I started reflecting on these questions during my participation as youth in the Sandinista movement in the late ’80s and early ’90s when I became disenchanted with the way many male leaders were using their power within the movement. They were reproducing the same model of domination that they were seemingly trying to change. Many were too busy trying to change the big social structures—fighting the “big battles”—that they neglected to remain vigilant of their own day-to-day patterns of domination, both in how they related to others and expended public resources.
One of the reasons why the MenEngage Alliance was created as a coalition of organizations working to engage men and boys in gender equality was precisely to support each other to increase our capacity to live our values in practice. We want to set high standards of feminist work to effectively contribute to the transformation of men and boys as allies both promoting gender equality and advocating for advancing a women’s rights agenda.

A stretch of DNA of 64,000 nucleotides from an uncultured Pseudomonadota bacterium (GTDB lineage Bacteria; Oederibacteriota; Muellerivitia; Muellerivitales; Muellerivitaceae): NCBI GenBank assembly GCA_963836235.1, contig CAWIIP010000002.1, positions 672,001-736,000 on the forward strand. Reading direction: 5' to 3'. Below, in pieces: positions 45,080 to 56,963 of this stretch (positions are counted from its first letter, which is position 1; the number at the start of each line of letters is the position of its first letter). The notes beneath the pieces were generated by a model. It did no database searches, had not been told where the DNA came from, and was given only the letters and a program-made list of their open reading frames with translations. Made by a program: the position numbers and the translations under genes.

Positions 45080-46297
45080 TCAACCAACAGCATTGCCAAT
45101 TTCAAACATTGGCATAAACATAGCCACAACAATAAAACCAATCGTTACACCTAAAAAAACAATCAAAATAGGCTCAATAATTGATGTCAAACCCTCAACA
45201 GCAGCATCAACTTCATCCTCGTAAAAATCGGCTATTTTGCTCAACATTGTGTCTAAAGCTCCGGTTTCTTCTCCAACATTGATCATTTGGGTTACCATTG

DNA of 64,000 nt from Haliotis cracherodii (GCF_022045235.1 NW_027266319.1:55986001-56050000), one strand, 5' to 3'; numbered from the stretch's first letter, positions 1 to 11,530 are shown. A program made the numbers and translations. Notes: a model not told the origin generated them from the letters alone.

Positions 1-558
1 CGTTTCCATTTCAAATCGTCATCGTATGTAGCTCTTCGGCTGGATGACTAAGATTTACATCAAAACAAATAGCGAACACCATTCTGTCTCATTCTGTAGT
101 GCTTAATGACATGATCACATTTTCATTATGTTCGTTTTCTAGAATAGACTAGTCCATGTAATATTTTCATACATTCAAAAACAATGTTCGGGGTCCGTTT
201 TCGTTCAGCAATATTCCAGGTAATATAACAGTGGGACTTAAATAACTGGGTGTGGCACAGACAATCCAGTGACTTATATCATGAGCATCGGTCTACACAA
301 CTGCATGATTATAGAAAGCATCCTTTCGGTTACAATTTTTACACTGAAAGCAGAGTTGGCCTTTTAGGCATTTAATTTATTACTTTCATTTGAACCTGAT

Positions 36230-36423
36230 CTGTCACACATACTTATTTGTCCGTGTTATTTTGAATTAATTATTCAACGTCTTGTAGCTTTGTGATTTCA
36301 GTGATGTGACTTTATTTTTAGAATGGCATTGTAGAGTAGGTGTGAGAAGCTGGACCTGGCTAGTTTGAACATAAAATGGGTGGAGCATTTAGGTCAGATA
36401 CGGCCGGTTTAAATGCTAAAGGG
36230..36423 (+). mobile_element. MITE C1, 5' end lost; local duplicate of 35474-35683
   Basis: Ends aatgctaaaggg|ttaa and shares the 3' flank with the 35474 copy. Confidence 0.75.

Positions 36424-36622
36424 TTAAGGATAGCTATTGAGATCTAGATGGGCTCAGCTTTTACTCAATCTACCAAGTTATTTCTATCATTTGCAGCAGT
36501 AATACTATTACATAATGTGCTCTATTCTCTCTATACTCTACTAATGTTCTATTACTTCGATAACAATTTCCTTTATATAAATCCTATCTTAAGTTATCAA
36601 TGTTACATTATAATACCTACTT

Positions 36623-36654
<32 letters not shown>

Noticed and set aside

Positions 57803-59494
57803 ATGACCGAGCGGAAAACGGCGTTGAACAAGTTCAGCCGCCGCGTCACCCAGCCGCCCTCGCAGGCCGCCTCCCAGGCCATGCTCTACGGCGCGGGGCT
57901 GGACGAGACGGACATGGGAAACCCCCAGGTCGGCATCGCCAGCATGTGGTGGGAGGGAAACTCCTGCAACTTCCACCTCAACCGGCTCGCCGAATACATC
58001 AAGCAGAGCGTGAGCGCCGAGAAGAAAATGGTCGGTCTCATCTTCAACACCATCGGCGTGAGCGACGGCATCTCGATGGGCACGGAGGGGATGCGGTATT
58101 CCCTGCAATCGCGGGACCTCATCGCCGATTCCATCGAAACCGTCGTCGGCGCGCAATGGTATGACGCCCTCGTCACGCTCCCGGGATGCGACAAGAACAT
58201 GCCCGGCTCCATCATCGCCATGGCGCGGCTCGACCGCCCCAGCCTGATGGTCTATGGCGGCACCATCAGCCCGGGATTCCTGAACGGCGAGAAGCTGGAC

Our alliance is made of more than 600 organizations grouped in six regional networks across the globe which exchange experiences working with men and boys, including sharing lessons learned, and educational materials, and coordinating joint advocacy campaigns on specific issues. They include: men’s support for sexual and reproductive health and rights, preventing violence against women and children, and engaging men as involved, nonviolent fathers and caregivers.
In our work in Africa, MenEngage partners carried out capacity building activities in Kenya, Sierra Leone and Rwanda with parliamentarians, government representatives and uniformed personnel to strengthen their commitment to ending violence against women. All signed a pledge to work to find an end to this violence. It is especially strategic that we reach out and educate men to serve in political bodies. However, because of sexism many of these men disregard women’s voices.
As a consequence, men who consider ourselves allies to women must support women’s leadership, including speaking directly to these men, encouraging them to listen to women.